Connect to share and comment
It's no Silicon Valley, but in the Arab world the desert kingdom has become something of a techie's mecca.
Though Israel is still far ahead of its Arab neighbors, and the UAE offers more job opportunities than Jordan, Humeid says that the cost of starting a company in Amman is much lower than in Dubai, for example, where office space is much more expensive. Additionally, there is no government interference or Internet censorship in Jordan, compared with Arabian Gulf nations where governments block many websites.
Since taking the throne, Abdullah has also pushed hard for the country to become a leader in the IT sector. Among the most notable programs, the government has also sponsored iPark, a business incubator program that offers fledgling technology companies office space and logistical support, such as secretarial services, at a nominal fee. Since its launch in 2003, 20 companies have graduated from the program, and of those only two have failed.
Wissam Rabadi, director of iPark, says the companies have created more than 600 jobs at a cost to the government of only $1,400 per job. Among the most valuable aspects of the program though, is its role in helping to foster the culture of innovation in Jordan, Rabadi says.
Successful companies like Maktoob.com or graduates from iPark “have a passion for [technology companies] and they believe in this industry, that it could produce multiples of return. They will become the next generation of investors looking at this type of investment,” Rabadi says. Even outside the IT community, he adds that unlike the older generation, “The new generation is more techie. I think they will be more comfortable looking at these deals.”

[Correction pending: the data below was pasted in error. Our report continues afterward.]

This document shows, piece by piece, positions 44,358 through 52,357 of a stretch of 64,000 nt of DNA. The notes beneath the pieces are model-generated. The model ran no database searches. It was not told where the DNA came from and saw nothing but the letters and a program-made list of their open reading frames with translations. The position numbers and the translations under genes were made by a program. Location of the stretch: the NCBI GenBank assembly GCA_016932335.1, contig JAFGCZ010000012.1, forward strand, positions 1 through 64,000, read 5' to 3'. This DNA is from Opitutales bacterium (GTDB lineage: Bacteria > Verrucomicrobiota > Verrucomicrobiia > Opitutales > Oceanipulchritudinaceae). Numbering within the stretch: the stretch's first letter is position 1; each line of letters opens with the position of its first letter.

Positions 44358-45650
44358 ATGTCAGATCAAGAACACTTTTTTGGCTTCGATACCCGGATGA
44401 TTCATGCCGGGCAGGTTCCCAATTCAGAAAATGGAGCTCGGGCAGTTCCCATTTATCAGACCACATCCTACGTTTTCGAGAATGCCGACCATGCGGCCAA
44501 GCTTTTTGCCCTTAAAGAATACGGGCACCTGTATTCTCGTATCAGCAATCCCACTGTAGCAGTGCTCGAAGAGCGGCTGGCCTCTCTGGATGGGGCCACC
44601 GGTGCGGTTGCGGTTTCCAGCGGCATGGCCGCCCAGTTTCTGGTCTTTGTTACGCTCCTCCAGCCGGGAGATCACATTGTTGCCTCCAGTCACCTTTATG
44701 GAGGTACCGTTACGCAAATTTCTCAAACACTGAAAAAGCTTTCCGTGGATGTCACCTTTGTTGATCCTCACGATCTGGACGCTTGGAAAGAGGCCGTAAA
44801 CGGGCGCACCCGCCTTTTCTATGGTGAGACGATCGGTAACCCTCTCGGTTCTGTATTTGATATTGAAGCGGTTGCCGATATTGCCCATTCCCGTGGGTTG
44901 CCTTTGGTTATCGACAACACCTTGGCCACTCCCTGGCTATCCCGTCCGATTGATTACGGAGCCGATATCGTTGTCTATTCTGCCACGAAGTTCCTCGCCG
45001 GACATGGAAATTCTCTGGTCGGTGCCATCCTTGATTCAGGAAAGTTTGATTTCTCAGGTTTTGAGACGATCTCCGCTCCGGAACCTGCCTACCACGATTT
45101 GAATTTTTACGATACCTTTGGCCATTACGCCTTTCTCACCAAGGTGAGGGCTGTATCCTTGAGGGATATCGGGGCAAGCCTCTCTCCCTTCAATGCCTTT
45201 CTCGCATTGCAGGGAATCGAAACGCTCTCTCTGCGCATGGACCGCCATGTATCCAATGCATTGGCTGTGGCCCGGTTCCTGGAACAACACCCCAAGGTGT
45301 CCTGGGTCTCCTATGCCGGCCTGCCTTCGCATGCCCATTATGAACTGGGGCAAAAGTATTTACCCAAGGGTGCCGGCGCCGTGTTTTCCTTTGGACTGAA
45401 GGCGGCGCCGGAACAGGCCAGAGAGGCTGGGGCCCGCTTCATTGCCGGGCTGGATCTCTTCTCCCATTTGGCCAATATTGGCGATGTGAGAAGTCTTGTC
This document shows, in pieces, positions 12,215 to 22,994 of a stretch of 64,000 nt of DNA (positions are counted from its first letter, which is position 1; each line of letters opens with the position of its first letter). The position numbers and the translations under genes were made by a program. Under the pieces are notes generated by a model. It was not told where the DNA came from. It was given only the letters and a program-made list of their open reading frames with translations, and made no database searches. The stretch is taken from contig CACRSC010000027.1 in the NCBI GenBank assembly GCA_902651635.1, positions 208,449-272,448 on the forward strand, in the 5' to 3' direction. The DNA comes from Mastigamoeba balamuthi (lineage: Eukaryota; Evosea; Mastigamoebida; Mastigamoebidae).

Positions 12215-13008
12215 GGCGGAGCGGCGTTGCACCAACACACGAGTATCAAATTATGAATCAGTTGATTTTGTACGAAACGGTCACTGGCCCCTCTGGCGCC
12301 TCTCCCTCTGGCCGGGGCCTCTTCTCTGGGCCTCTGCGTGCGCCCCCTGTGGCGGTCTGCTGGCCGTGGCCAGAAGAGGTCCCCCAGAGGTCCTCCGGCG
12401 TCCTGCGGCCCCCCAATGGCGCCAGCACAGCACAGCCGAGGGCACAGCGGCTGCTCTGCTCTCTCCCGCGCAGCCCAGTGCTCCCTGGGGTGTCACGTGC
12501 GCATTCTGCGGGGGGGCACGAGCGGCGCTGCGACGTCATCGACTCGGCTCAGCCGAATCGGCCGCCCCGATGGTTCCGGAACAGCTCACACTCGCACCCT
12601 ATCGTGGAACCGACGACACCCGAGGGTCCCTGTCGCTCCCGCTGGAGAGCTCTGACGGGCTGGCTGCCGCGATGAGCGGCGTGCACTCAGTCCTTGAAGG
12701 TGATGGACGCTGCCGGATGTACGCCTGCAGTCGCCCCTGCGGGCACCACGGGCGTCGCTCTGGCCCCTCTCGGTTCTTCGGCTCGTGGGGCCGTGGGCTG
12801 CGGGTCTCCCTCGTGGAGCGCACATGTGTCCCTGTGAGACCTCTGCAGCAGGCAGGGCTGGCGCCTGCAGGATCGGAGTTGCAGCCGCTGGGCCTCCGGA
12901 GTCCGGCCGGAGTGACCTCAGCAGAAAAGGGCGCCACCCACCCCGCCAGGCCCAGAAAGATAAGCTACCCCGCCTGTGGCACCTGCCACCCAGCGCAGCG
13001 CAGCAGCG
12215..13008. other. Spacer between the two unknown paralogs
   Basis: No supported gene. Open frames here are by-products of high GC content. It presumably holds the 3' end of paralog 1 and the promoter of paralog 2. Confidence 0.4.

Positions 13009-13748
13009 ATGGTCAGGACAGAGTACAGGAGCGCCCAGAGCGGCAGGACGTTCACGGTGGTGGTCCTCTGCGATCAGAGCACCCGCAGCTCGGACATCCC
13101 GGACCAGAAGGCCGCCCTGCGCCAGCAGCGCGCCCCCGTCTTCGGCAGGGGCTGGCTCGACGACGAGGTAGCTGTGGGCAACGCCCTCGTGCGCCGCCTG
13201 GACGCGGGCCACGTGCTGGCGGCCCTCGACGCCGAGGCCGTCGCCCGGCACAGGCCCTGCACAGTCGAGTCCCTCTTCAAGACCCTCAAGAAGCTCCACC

In a darkly positive twist of fate, the global economic crisis may also help to strengthen Jordan’s IT sector. The small Arab nation has remained relatively unscathed by the financial meltdown and a number of citizens have returned from the Arabian Gulf after losing high paying jobs there. Those in the tech industry are hoping the returnees may stay on to develop their own businesses.
Additionally, the Princess Sumaya University for Technology, one of Jordan’s leading technical universities, is having a much easier time finding graduates local jobs. Just five years ago, Yahia Al-Halabi, the dean of PSUT, estimates that only a quarter of graduates could find technology jobs in Jordan. Today, nearly 60 percent are able to find work in their home country.
Despite the increasing availability of jobs in Jordan, Al-Halabi says Jordan is still lagging in terms of the salaries it can offer.
“We try to find them jobs here,” he says. “But there is a big difference between the salaries here and in the Gulf. If I was a graduate and somebody offered me four times my salary here, I would go.”
While Jordan is still a long way from creating anything like Silicon Valley, Humeid of Ikbis says that, “We are remotely part of that culture.” He and his colleagues signed their first major sponsorship deal with Nokia when their headquarters consisted of a table, some computers, and a few chairs in their friend’s office.
“We are the representation of that culture, in that you can start with a couple of computers in a garage or in a bedroom and with not much capital,” he says.